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Co-parenting isn't easy, but it can work

Divorce is very difficult for adults to handle, but even more so for children. Now that you and your husband have agreed that divorce is your best option, it is time to decide how you will continue to successfully parent your children.

While you know that your divorce is not going to be 100 percent friendly, you know for certain that you and your spouse are on the same page when it comes to the kids. Co-parenting will not be easy, but the both of you understand that it will provide stability and closer relationships with your children versus the typical court ordered custody arrangements. A New York attorney can help you negotiate a plan that works for you and your future ex-husband.

Once you and your spouse put aside your relationship issues in order to effectively co-parent, there are many tools available to help you conquer the many challenges you will face. Read below for tips on how to successfully co-parent after divorce.

Consistency is key

An important part of growing up is learning how to be flexible and to look at things from different perspectives. However, it is important for your children to have structure. This means that the rules and expectations at your house should be the same or similar to those at their father's house. For example, you should both enforce the same curfew, homework rules, and prohibit the same activities.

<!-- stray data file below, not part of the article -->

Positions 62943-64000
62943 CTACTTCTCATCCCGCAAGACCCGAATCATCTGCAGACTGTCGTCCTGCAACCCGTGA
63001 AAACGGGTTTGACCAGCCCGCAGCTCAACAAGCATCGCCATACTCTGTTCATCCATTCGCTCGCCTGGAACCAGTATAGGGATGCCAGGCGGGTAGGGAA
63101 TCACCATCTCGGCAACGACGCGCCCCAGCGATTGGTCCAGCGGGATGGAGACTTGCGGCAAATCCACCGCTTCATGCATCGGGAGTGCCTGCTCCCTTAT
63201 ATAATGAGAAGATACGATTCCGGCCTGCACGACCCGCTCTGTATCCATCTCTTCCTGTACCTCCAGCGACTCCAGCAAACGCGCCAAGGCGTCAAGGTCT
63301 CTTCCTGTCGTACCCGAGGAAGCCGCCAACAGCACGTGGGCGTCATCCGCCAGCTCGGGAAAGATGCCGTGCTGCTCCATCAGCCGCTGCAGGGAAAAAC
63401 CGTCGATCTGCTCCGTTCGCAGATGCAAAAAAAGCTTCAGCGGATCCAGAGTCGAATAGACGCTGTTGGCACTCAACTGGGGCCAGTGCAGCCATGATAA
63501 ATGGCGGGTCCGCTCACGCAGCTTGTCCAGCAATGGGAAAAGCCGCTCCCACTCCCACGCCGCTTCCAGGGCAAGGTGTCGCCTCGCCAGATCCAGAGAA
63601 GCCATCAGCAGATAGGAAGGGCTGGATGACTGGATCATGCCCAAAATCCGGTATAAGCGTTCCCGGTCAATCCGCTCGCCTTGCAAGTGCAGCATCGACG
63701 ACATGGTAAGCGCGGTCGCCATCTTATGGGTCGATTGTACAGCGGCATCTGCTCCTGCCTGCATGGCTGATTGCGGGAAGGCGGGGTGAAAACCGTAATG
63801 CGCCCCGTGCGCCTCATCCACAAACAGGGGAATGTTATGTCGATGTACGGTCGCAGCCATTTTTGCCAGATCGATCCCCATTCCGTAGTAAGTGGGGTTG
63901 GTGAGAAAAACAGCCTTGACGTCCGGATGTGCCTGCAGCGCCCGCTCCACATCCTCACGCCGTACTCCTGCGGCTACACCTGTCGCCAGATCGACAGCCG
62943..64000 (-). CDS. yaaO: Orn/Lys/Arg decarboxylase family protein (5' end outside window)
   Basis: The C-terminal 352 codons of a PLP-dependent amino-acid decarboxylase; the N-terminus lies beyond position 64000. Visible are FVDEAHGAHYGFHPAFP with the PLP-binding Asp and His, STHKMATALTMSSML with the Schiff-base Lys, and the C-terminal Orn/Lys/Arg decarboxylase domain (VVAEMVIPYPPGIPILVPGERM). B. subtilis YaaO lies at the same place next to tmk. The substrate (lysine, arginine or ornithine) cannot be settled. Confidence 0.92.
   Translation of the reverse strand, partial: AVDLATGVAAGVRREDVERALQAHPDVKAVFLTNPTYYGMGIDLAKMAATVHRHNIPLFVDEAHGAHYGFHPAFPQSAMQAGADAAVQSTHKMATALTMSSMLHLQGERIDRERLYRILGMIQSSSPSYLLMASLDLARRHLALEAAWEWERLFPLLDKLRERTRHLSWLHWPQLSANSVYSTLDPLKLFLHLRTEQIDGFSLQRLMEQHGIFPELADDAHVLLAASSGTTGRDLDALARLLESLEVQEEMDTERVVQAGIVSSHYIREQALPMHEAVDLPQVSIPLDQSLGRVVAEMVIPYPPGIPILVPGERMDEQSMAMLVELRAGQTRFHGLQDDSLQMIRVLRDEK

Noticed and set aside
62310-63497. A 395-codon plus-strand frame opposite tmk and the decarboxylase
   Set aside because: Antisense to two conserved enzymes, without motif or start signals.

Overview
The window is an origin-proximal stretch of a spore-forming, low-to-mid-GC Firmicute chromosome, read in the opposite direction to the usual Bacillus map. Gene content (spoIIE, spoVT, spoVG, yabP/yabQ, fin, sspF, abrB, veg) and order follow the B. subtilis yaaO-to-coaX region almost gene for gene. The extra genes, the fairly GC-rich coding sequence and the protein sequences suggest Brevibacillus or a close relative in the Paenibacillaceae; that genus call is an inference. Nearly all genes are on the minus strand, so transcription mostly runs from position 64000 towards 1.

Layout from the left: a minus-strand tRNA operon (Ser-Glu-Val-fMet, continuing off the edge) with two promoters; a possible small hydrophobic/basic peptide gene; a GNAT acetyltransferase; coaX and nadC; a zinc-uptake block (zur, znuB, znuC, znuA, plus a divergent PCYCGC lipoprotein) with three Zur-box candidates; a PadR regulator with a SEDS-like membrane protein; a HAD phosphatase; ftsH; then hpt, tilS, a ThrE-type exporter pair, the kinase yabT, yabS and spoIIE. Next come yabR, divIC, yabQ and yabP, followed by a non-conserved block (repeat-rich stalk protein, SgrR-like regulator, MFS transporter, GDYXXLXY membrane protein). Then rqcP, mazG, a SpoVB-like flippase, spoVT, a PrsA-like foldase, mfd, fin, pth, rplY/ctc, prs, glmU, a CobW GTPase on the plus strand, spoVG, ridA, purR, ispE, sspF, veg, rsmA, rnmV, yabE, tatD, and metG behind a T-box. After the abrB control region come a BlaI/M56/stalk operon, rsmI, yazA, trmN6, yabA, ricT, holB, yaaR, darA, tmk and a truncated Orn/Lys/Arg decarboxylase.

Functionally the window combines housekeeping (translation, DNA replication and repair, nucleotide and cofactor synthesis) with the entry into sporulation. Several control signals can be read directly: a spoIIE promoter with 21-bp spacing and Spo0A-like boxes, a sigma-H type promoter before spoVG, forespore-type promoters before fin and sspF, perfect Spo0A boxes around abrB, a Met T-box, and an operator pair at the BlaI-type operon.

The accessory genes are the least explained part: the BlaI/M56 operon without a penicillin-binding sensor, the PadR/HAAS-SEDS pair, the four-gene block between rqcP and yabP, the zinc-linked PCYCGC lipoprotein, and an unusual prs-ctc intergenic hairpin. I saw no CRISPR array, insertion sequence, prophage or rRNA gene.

You and your spouse should have similar systems of discipline if your children break the rules. The discipline should also carry over from one household to another. If your 10-year old son is grounded by his father for a full week starting Monday, you should enforce that grounding when he comes to you house on Thursday.

Joint decisions

You and your husband should discuss certain decisions regarding medical issues, education, and financial requirements that are crucial to your children's welfare. You should either attend doctor appointments together or keep each other updated in order to effectively handle health care needs. Also, discuss the cost of maintaining two separate households and set a realistic budget.

Handling potential problems

Communication and respect are two major factors in making a co-parenting plan work. Regardless of your feelings toward your future ex-husband, remain focused on the needs of your children. Be considerate and tactful when you are letting him know about scheduling issues such as school or extracurricular activities.

Don't focus on minor disagreements and save your energy for bigger issues. Be willing to compromise on small issues such as bedtimes. Keeping the communication channels open and staying flexible will keep stress level down and be more beneficial to the children.

Child custody does not have to be an ugly court battle. For advice on developing an effective co-parenting custody plan, contact a local New York attorney experienced with family law.

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